Photo Credit: General Motors
A new strategy by General Motors to attract more customers in China gets underway today, according to a report by Automotive News Europe.
To be known as Durant Guild, in honor of the company’s founder William Durant, the new direct sales platform will focus on creating buzz around some of GM’s halo products.
“Durant Guild is not a volume play, but if we do a good job and the products sell well, it will create a lot of buzz around Cadillac and Chevy and will help how people perceive our products and technology,” the head of GM in China, Julian Blissett, told Reuters.
While Blissett would not name specific models being targeted by the new strategy, he did say to think of vehicles like the mid-engine Chevrolet Corvette, the all-electric GMC Hummer and Cadillac Lyriq, and the internal-combustion Chevrolet Tahoe SUV.
Through Durant Guild, GM plans to host invitation-only events to showcase possible products, open “experience centers” in urban hubs, and potentially stage pop-ups at selected sites, company officials told Reuters.
The first such event is slated in Shanghai today, helping GM kick off its new strategy to try to overcome slumping sales in China. Foreign automakers like Buick and Chevrolet are used to owning 60 to 70 percent of the passenger-car market there since the 1990s, but so far this year, their market share has dipped to 52.4 percent as Chinese companies like Xpeng, Nio, and BYD have begun dominating the expanding smart EV market.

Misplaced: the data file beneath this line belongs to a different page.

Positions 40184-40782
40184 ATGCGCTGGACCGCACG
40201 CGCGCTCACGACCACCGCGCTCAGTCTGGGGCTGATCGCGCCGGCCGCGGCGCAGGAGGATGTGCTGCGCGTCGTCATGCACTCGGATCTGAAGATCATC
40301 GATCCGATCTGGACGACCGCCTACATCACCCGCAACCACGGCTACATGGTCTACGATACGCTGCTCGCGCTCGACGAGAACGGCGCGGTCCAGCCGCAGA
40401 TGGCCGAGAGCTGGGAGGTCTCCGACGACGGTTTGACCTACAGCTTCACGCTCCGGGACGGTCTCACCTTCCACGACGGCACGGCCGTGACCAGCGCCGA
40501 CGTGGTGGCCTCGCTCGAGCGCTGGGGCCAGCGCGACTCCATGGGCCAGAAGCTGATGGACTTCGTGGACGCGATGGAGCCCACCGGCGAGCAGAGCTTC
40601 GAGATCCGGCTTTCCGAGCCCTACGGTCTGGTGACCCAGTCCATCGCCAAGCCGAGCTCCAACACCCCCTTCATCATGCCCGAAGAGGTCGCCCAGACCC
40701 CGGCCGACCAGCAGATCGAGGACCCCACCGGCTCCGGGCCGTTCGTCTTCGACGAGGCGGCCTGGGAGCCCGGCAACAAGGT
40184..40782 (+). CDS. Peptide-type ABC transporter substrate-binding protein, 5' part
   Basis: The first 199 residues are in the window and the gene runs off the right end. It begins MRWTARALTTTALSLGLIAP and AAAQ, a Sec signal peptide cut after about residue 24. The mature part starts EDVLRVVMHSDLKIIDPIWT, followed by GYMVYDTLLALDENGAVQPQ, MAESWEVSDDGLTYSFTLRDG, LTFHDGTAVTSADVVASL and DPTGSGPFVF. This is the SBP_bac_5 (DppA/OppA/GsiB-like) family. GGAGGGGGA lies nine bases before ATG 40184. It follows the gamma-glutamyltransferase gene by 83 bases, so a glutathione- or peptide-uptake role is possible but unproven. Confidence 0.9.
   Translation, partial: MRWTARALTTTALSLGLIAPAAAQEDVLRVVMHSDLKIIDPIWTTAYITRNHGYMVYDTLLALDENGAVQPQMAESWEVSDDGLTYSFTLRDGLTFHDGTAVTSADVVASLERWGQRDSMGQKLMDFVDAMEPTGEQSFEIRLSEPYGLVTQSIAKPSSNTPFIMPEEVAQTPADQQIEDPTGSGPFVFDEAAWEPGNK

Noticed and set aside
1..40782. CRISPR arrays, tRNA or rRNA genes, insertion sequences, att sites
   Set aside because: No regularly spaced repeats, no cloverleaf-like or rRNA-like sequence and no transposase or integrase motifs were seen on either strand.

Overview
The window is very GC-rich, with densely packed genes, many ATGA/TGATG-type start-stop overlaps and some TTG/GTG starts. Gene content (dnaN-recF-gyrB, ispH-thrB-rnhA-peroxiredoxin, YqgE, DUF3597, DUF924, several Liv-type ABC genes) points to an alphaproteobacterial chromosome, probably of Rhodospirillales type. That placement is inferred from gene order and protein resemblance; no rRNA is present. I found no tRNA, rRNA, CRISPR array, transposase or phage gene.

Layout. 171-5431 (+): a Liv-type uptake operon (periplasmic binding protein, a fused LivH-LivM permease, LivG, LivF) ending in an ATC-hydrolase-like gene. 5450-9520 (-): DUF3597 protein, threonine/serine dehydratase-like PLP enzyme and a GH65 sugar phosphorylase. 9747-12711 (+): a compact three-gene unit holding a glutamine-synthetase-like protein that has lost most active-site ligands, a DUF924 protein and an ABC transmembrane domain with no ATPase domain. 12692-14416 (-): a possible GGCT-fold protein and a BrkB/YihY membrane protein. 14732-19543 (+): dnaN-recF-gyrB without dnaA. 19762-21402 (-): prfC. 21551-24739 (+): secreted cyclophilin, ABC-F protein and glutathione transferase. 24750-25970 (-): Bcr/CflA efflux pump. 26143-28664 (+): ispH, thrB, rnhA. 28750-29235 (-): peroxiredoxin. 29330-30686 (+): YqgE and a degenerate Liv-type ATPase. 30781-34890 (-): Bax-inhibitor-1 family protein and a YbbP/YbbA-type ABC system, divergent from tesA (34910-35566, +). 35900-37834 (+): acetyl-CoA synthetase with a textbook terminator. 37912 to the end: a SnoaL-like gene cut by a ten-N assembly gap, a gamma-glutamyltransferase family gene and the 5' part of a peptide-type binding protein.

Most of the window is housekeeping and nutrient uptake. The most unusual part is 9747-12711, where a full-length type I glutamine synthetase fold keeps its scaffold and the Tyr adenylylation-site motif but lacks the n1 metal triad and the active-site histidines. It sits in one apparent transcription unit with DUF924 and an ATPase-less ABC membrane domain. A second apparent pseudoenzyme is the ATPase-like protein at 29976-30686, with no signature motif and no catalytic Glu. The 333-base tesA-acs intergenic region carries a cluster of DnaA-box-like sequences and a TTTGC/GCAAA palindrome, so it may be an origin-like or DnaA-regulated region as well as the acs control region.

GM is hoping to reverse that sales slump by creating buzz about some of its more exhilarating products, hoping the excitement will lead to more sales for existing models already in China.
“That will be a positive impact on our business and will support our growth plans in China,” Blissett said.
Durant Guild leader Felix Weller says GM is targeting three new types of consumers with the new strategy: nature lovers interested in outdoor activities, executive VIPs, and young performance-oriented drivers.
Chee-Kiang Lim, managing director for China at Detroit-based automotive consultancy Urban Science, says GM should focus on making “smarter” vehicles.
“What Chinese consumers want is to extend their digital lifestyles to their cars. Cars from foreign brands designed and engineered overseas are increasingly not meeting these needs,” he said.
“If Durant can overcome this bias and provide high-tech, personalized features and seamless connectivity to China’s digital ecosystems, its odds of success in the China marketplace will be higher.”
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